## 5. Axisymmetric 2D polytropic HD windsTo arrive at a crude model for the coronal expansion of a rigidly rotating star, we set forth to construct an axisymmetric, steady-state, polytropic wind solution valid throughout a poloidal cross-section. With the polar axis as rotation and symmetry axis, we need to generalize the rotating, polytropic Parker wind which succesfully modeled the equatorial regions. Whereas the Parker solution had at least one critical point, its 2D extension is expected to give rise to critical curves in the poloidal plane. The degree of rotation determines the deviation from perfect circles arising in the non-rotating, spherically symmetric case. To initialize a 2D fully implicit time-stepping procedure to arrive at a steady-state wind, we use the 1D Parker solution with identical escape speed , polytropic index , and rotational parameter . We use a spherical grid in the poloidal plane, where the grid spacing is equidistant in , but is accumulated at the base in the radial direction. We take a grid and only model a quarter of a full poloidal cross-section. The density is initialized such that for all angles , the radial variation equals the 1D Parker wind appropriate for the equator. Writing the Parker solution as , , , we set , and similarly, we set and so that it vanishes at the pole , while everywhere. Since we now use a coarser radial resolution, we interpolate the Parker solution linearly onto the new radial grid. Boundary conditions then impose symmetry conditions at the pole () and the equator (). The radial coordinate still covers , as in the 1D calculations. Since the solutions are supersonic at , the boundary conditions there merely extrapolate the density and all three momentum components linearly in the ghost cells. The stellar rotation enters as a boundary condition in the toroidal momentum component, which enforces , where are the cartesian coordinates in the poloidal plane. Note that the toroidal momentum may still change in the process, since we can no longer fix the density at the stellar surface to a -independent constant value. This is because in steady-state, the density profile should establish a gradient in the direction to balance the component of the centrifugal force in that direction. In the purely radial direction, the inwards pointing gravity must be balanced by the combination of the pressure gradient and the radial component of the centrifugal force. We therefore extrapolate the density linearly at the base. To enforce the total mass flux as in the equatorial Parker solution, we determine the constant from the 1D calculation, and fix and at the stellar surface for its 2D extension. An elementary analytic treatment for a 2D polytropic steady-state wind solution proceeds by noting that mass conservation is ensured when the poloidal momentum is derived from an arbitrary stream function such that . It is then easily shown that the toroidal momentum equation is equivalent with the existence of a second arbitrary function , corresponding to the conservation of specific angular momentum along a poloidal streamline. Similarly, energy conservation along a streamline introduces Across the poloidal streamlines all forces must balance out. We show streamlines and the contours of constant poloidal Mach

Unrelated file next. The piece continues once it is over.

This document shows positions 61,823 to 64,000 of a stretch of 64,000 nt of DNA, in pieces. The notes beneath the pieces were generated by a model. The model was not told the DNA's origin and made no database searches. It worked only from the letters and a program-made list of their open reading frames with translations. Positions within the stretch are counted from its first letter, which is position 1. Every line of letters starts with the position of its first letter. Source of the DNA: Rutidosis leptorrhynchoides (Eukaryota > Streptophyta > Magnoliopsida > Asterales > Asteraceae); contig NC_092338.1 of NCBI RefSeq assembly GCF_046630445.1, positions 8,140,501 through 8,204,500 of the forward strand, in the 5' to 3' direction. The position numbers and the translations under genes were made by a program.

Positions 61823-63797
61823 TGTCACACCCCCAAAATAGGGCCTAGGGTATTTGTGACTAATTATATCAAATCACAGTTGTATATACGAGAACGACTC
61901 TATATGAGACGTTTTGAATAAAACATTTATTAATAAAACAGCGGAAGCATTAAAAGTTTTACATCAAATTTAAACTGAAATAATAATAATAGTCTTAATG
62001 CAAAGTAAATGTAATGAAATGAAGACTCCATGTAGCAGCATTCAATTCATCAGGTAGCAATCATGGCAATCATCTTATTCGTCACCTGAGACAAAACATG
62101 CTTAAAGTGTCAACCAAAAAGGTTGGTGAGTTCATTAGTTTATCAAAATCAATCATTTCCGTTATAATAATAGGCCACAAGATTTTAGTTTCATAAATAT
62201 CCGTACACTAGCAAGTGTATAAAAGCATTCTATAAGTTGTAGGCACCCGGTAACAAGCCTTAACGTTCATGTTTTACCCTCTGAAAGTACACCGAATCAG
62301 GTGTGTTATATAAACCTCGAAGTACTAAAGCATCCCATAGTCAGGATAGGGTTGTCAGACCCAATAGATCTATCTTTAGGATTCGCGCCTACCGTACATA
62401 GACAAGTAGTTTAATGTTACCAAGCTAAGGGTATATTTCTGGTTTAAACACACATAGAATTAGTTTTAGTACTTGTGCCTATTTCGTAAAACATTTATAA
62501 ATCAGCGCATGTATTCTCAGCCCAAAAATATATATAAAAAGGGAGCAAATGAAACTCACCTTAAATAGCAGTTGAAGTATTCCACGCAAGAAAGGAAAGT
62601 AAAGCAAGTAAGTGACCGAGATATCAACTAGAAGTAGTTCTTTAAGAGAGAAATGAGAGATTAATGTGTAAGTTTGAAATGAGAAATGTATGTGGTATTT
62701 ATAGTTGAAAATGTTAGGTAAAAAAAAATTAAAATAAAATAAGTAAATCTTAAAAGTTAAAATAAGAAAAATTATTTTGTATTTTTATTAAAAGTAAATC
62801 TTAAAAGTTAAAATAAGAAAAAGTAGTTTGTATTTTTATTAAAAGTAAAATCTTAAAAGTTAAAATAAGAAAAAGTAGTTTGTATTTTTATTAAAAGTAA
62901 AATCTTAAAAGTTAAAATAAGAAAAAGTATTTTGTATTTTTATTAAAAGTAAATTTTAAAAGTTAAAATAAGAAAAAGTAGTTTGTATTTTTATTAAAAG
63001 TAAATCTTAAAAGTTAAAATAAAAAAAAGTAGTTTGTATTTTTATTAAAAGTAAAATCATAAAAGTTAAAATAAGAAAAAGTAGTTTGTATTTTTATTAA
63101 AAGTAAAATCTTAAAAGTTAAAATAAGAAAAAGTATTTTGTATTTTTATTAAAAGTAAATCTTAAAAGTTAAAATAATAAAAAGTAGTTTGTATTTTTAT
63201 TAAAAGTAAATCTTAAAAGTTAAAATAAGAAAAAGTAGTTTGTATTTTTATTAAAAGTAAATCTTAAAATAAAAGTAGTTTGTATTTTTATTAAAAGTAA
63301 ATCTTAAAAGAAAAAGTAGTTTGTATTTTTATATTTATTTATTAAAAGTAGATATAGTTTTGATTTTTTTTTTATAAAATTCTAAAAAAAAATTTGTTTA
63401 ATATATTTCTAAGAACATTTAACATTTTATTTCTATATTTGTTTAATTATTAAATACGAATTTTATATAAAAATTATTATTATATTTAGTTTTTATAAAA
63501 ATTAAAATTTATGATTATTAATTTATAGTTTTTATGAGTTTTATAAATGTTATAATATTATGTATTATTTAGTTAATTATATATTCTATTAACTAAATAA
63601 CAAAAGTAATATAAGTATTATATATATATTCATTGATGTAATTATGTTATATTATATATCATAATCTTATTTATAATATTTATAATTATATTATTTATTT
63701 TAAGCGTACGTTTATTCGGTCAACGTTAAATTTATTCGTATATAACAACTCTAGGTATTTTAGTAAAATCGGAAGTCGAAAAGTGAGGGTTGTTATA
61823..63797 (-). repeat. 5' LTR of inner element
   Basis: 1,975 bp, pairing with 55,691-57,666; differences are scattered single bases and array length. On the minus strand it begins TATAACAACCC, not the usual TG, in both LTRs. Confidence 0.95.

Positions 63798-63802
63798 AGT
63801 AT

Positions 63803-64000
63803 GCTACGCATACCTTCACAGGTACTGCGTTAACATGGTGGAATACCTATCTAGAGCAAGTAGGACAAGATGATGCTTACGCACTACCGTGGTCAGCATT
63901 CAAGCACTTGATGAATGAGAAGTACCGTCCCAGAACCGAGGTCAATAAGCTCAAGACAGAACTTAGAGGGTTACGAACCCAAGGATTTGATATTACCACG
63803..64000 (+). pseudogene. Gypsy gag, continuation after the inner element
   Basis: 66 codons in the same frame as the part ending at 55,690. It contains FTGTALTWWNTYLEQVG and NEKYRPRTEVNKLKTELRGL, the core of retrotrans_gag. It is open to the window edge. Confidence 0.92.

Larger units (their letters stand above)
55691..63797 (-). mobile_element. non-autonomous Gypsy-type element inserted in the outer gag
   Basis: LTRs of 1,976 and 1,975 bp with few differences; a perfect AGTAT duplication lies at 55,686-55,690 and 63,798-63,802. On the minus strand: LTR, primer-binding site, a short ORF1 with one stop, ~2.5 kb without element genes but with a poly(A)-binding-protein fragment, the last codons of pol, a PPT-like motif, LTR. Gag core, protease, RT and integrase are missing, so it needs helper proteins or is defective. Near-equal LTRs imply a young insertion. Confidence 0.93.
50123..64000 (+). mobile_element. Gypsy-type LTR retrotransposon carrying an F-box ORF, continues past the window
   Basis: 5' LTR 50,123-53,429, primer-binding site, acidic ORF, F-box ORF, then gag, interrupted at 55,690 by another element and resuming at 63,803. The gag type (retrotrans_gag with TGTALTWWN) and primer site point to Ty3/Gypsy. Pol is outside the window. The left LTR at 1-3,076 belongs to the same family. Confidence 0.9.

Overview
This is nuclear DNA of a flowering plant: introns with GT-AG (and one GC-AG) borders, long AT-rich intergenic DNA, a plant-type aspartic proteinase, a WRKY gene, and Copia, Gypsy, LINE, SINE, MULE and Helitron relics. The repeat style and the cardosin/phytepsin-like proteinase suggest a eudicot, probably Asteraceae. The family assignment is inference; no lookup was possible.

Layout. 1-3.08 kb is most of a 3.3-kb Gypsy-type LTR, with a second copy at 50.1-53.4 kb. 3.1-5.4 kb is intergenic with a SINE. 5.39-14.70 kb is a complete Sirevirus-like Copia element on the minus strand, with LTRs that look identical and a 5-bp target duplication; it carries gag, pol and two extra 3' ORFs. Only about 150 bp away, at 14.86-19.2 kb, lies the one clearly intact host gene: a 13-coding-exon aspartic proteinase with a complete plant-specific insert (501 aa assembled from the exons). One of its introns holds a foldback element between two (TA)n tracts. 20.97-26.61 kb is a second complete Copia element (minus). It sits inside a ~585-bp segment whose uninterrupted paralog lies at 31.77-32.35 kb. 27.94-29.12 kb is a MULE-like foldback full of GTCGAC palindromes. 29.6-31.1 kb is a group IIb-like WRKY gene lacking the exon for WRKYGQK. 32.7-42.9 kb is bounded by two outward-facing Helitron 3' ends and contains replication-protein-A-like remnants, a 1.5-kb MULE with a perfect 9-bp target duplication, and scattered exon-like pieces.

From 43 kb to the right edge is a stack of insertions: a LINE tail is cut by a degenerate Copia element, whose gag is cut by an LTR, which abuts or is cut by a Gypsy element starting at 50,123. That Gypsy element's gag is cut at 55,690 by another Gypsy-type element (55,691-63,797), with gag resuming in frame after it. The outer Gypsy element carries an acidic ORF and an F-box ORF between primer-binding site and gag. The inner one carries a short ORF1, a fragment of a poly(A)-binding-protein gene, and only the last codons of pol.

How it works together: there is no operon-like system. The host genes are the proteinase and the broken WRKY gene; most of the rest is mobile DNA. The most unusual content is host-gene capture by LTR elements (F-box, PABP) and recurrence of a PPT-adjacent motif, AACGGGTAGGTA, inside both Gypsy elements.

number for two hydrodynamic wind
solutions for ,
, and with
(top panel) and
(bottom panel) in Fig. 3. We
restricted the plotting region to about
. For the imposed mass flux
parameter, we used the values for
the slow rotator and for the faster
rotator, as found from the equatorial Parker solution for the same
and
. Note how for low rotation rates,
the wind solution is almost spherically symmetric with nearly radial
streamlines and circular Mach curves. For higher rotation rates, the
critical Mach curve where moves
inwards at the equator and outwards at the pole when compared to a
non-rotating case. The streamlines show the equatorward deflection
when material is released from the stellar surface due to the
centrifugal force. Such equatorward streamline bending due to rotation
is discussed in detail in the analytical study by Tsinganos &
Sauty (1992). For these solutions, we can then verify that the
specific angular momentum
© European Southern Observatory (ESO) 1999 Online publication: March 1, 1999 |